TY - JOUR

T1 - APPLICATION OF THE RADON TRANSFORM TO OPTICAL PRODUCTION OF THE WIGNER DISTRIBUTION FUNCTION.

AU - Easton, Roger L.

AU - Ticknor, Anthony J.

AU - Barrett, Harrison H.

PY - 1984/11/1

Y1 - 1984/11/1

N2 - The Wigner distribution function (WDF), a simultaneous coordinate and frequency representation of a signal, has properties useful in pattern recognition. Because the WDF is computationally demanding, its use is not usually appropriate in digital processing. Optical schemes have been developed to compute the WDF for one-dimensional (1-D) signals, often using acousto-optic signal transducers. Recent work has demonstrated the computation of 2-D slices of the 4-D WDF of a 2-D input transparency. In this latter case, the required 2-D Fourier transformation is performed by coherent optics. We demonstrate that computation of the WDF of real 2-D signals is susceptible to Radon transform solution. The 2-D operation is reduced to a series of 1-D operations on the line-integral projections. The required projection data are produced optically, and the Fourier transformation is performed by efficient 1-D processors (surface acoustic wave filters) by means of the chirp-transform algorithm. The resultant output gives 1-D slices through the 4-D WDF nearly in real time, and the computation is not restricted to coherently illuminated transparencies. This approach may be useful in distinguishing patterns with known texture direction. The optical setup is easily modified to produce the cross-Wigner distribution function, a special case of the complex, or windowed, spectrogram.

AB - The Wigner distribution function (WDF), a simultaneous coordinate and frequency representation of a signal, has properties useful in pattern recognition. Because the WDF is computationally demanding, its use is not usually appropriate in digital processing. Optical schemes have been developed to compute the WDF for one-dimensional (1-D) signals, often using acousto-optic signal transducers. Recent work has demonstrated the computation of 2-D slices of the 4-D WDF of a 2-D input transparency. In this latter case, the required 2-D Fourier transformation is performed by coherent optics. We demonstrate that computation of the WDF of real 2-D signals is susceptible to Radon transform solution. The 2-D operation is reduced to a series of 1-D operations on the line-integral projections. The required projection data are produced optically, and the Fourier transformation is performed by efficient 1-D processors (surface acoustic wave filters) by means of the chirp-transform algorithm. The resultant output gives 1-D slices through the 4-D WDF nearly in real time, and the computation is not restricted to coherently illuminated transparencies. This approach may be useful in distinguishing patterns with known texture direction. The optical setup is easily modified to produce the cross-Wigner distribution function, a special case of the complex, or windowed, spectrogram.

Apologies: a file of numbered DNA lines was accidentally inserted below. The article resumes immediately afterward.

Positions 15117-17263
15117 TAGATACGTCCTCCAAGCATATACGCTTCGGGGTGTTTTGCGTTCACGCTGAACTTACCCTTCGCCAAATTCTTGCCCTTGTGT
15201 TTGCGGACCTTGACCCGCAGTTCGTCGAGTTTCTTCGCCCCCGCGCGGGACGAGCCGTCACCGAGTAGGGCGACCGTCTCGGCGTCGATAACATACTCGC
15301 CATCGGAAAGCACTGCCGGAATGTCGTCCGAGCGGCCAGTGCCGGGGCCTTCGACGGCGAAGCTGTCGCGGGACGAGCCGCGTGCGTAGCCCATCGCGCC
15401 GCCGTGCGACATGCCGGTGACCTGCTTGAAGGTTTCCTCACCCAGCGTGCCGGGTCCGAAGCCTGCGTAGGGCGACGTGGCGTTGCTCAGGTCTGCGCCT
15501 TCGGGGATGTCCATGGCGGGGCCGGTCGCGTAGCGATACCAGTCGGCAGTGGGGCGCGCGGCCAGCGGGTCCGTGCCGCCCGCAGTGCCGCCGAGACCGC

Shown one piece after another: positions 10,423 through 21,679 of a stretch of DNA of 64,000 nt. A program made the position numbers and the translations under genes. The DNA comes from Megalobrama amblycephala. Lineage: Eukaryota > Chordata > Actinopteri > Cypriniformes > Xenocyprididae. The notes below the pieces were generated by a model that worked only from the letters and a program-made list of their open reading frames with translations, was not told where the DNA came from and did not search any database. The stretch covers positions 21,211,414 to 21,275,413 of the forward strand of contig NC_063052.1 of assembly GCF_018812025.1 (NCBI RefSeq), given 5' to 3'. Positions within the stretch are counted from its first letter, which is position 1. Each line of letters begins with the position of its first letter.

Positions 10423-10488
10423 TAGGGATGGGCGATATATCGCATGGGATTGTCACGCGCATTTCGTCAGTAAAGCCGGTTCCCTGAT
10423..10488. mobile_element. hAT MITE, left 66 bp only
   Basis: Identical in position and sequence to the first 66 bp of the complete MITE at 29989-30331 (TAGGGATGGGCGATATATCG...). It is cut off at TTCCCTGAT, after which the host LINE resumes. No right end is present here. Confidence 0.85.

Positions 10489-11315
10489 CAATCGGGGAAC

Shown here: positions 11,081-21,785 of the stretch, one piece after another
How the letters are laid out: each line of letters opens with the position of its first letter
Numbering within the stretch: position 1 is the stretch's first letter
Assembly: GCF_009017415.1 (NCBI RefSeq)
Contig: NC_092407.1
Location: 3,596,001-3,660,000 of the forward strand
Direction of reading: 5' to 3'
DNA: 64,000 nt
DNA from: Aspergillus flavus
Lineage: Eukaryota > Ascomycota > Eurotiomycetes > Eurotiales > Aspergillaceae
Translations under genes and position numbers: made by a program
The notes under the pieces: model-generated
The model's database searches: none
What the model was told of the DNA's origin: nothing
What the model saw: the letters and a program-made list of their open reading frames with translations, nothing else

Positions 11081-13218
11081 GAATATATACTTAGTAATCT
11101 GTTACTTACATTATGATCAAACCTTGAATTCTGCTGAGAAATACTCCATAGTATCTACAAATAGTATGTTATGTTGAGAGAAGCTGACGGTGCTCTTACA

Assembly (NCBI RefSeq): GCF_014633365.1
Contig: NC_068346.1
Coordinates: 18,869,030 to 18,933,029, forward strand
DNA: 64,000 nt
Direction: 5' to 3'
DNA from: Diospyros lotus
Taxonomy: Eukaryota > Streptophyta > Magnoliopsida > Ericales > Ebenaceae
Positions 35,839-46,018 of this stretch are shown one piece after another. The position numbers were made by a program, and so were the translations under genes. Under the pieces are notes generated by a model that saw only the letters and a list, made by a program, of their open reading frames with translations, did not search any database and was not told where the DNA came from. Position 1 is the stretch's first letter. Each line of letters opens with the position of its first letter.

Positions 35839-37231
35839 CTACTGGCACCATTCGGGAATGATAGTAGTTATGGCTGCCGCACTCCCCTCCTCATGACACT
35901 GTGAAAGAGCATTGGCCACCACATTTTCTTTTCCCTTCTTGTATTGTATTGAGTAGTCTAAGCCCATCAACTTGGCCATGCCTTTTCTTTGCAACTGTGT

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M3 - Article

AN - SCOPUS:0021521605

VL - 23

SP - 738

EP - 744

JO - Optical Engineering

JF - Optical Engineering

SN - 0091-3286

IS - 6

ER -